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[_] Tuesday Funny

Tim Marsh timothy.j.marsh at googlemail.com
Thu Dec 24 19:13:45 GMT 2009

sorry for top posting.. christmas eve , a few beers down etc.. ,  but have
to say, very nicely put.

Tim

2009/12/24 Oliver Humpage <oliver at watershed.co.uk>

>
> On 23 Dec 2009, at 12:00, Paddy Uglow wrote:
>
> >> i've had to put in nasty hacks because I can't get at the
> >> templates or other files I need to do soemthing the "right" way
> > A perfect example of what I mean about how code starts to bloat, and
> > why I'm
> > always a bit reluctant to use "ready-made solutions" except when I'm
> > forced
> > to through inability to write them myself (not uncommon! If only I
> > could
> > write my own tinymce equivalent...)
>
> The problem with hand-rolled solutions is that often they turn out to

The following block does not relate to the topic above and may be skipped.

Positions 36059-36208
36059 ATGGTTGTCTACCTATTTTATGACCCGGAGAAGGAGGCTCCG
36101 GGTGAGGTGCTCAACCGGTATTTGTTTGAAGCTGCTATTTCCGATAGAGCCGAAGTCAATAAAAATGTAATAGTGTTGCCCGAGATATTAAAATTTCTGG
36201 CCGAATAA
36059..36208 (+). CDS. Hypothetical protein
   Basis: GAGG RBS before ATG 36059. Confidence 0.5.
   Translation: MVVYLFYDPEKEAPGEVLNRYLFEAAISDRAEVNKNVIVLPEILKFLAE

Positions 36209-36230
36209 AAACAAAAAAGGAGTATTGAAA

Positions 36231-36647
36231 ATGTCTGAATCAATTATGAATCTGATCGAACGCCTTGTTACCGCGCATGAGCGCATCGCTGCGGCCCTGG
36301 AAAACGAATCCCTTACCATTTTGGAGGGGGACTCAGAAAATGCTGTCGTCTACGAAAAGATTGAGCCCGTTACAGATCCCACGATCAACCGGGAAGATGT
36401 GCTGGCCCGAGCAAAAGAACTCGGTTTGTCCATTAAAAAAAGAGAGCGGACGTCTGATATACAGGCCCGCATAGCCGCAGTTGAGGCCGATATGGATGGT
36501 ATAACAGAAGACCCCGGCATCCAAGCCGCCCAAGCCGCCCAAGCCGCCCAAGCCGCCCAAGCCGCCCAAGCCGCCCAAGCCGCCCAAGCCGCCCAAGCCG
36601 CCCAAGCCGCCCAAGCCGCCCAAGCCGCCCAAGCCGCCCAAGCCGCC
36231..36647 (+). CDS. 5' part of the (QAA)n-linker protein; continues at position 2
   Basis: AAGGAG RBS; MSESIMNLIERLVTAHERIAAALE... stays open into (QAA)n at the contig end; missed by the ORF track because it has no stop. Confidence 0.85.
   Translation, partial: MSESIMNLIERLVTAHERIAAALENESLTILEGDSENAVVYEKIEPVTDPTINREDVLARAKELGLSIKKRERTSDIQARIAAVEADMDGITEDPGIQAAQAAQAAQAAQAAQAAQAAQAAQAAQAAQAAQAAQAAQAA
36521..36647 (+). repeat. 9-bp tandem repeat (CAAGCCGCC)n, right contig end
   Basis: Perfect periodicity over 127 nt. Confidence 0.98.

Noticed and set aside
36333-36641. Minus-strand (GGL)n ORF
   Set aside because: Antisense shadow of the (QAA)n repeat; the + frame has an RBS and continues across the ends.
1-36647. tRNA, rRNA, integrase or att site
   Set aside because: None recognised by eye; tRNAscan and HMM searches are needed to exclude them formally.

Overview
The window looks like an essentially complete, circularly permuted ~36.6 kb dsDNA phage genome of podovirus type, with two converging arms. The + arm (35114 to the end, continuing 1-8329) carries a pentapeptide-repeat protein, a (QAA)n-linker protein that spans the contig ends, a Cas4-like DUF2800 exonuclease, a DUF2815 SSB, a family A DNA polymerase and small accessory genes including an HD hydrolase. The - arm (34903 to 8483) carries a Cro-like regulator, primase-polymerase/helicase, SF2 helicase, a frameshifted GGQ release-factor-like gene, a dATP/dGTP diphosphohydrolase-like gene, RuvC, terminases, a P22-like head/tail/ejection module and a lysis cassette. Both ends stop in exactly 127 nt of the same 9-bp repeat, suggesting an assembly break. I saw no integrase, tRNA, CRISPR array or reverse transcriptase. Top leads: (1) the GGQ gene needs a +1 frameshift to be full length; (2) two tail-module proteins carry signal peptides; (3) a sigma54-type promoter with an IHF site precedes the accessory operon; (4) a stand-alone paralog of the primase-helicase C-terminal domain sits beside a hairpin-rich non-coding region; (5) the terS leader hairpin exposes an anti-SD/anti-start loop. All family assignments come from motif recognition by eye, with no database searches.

> be hard for others to maintain. As with Rick's code example the other
> day, it's better to have bloated but commonly-understood code than
> tight but hard for others to read at a glance code. I think this is
> partly why frameworks work really well: not only does it save you the
> effort of all the usual drudgery, but it means anyone with a general
> knowledge of frameworks can maintain or update the site.
>
> Also, say what you like about Drupal html bloat, but I've found that
> if you ever look at a page and think "oo, where did that box/sentence/
> widget come from?" one glance at the classes of the containing divs
> will reveal it: "ah, it's the title of the block part of view 2."
> Saves quite a lot of trawling through code to change something.
>
> Bloat is not always bad. Everything in moderation.
>
> Oliver.
>
>
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